16. Feasibility of a multi-modal exercise program on cognition in older adults with Type 2 diabetes - a pilot randomised controlled trial.

    Science.gov (United States)

    Callisaya, M L; Daly, R M; Sharman, J E; Bruce, D; Davis, T M E; Greenaway, T; Nolan, M; Beare, R; Schultz, M G; Phan, T; Blizzard, L C; Srikanth, V K

    2017-10-16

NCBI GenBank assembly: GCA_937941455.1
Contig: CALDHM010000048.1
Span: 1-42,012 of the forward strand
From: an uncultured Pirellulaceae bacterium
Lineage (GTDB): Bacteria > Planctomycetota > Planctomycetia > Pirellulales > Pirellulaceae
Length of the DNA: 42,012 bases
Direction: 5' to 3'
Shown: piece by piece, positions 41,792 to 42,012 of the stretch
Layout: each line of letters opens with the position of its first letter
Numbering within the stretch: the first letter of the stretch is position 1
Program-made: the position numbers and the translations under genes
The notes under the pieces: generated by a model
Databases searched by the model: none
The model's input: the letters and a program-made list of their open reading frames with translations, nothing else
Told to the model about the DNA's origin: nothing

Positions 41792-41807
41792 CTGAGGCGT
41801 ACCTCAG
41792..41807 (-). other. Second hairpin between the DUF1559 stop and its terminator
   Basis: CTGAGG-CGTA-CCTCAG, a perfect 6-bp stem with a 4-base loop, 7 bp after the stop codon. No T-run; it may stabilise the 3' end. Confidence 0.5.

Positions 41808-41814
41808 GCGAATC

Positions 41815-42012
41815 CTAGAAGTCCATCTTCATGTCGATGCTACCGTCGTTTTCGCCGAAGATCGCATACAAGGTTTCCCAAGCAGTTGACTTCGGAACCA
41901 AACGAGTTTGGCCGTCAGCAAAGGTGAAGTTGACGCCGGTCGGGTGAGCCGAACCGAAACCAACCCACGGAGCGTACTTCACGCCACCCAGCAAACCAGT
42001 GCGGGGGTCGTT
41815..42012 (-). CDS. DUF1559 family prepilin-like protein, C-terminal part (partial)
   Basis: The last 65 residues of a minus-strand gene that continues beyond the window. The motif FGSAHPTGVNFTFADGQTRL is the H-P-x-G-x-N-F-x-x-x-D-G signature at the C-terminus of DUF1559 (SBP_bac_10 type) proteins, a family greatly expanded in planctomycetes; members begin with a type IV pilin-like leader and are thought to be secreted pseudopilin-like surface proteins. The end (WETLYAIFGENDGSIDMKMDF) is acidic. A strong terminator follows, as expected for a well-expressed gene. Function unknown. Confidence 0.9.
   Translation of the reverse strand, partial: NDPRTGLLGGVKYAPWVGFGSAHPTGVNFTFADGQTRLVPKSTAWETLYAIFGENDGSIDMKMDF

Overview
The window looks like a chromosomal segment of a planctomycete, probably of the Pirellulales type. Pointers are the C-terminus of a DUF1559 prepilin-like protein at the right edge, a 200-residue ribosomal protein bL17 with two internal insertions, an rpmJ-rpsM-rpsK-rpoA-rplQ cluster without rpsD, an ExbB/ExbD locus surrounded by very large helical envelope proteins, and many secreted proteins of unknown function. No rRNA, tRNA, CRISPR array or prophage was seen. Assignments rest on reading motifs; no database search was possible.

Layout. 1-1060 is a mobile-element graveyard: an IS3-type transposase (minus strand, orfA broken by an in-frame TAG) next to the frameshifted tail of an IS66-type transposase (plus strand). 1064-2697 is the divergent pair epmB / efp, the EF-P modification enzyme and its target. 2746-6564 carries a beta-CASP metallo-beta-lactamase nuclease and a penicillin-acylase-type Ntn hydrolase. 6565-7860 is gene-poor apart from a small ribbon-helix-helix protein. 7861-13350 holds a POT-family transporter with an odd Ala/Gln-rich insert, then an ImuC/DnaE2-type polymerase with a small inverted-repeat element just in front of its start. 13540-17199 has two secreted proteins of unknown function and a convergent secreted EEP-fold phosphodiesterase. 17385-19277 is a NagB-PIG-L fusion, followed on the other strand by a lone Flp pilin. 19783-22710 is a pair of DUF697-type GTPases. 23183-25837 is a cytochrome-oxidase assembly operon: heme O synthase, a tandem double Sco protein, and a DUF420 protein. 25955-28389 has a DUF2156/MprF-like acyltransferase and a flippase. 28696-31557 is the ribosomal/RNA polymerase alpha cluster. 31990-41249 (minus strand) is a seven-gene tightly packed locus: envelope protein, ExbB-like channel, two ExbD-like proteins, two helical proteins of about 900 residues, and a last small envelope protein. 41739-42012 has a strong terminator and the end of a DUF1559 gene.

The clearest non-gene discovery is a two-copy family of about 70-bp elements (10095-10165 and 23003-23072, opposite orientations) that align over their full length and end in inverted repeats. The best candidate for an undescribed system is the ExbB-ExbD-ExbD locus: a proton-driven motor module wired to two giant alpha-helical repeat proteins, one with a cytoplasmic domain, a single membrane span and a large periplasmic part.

Type 2 Diabetes (T2D) is associated with increased risk of dementia. We aimed to determine the feasibility of a randomised controlled trial (RCT) examining the efficacy of exercise on cognition and brain structure in people with T2D. A 6-month pilot parallel RCT of a progressive aerobic- and resistance-training program versus a gentle movement control group in people with T2D aged 50-75 years (n = 50) at the University of Tasmania, Australia. Assessors were blinded to group allocation. Brain volume (total, white matter, hippocampus), cortical thickness and white matter microstructure (fractional anisotrophy and mean diffusivity) were measured using magnetic resonance imaging, and cognition using a battery of neuropsychological tests. Study design was assessed by any changes (during the pilot or recommended) to the protocol, recruitment by numbers screened and time to enrol 50 participants; randomisation by similarity of characteristics in groups at baseline, adherence by exercise class attendance; safety by number and description of adverse events and retention by numbers withdrawn. The mean age of participants was 66.2 (SD 4.9) years and 48% were women. There were no changes to the design during the study. A total of 114 people were screened for eligibility, with 50 participants with T2D enrolled over 8 months. Forty-seven participants (94%) completed the study (23 of 24 controls; 24 of 26 in the intervention group). Baseline characteristics were reasonably balanced between groups. Exercise class attendance was 79% for the intervention and 75% for the control group. There were 6 serious adverse events assessed as not or unlikely to be due to the intervention. Effect sizes for each outcome variable are provided. This study supports the feasibility of a large scale RCT to test the benefits of multi-modal exercise to prevent cognitive decline in people with T2D. Design changes to the future trial are provided. ANZCTR 12614000222640 ; Registered 3/3/2014; First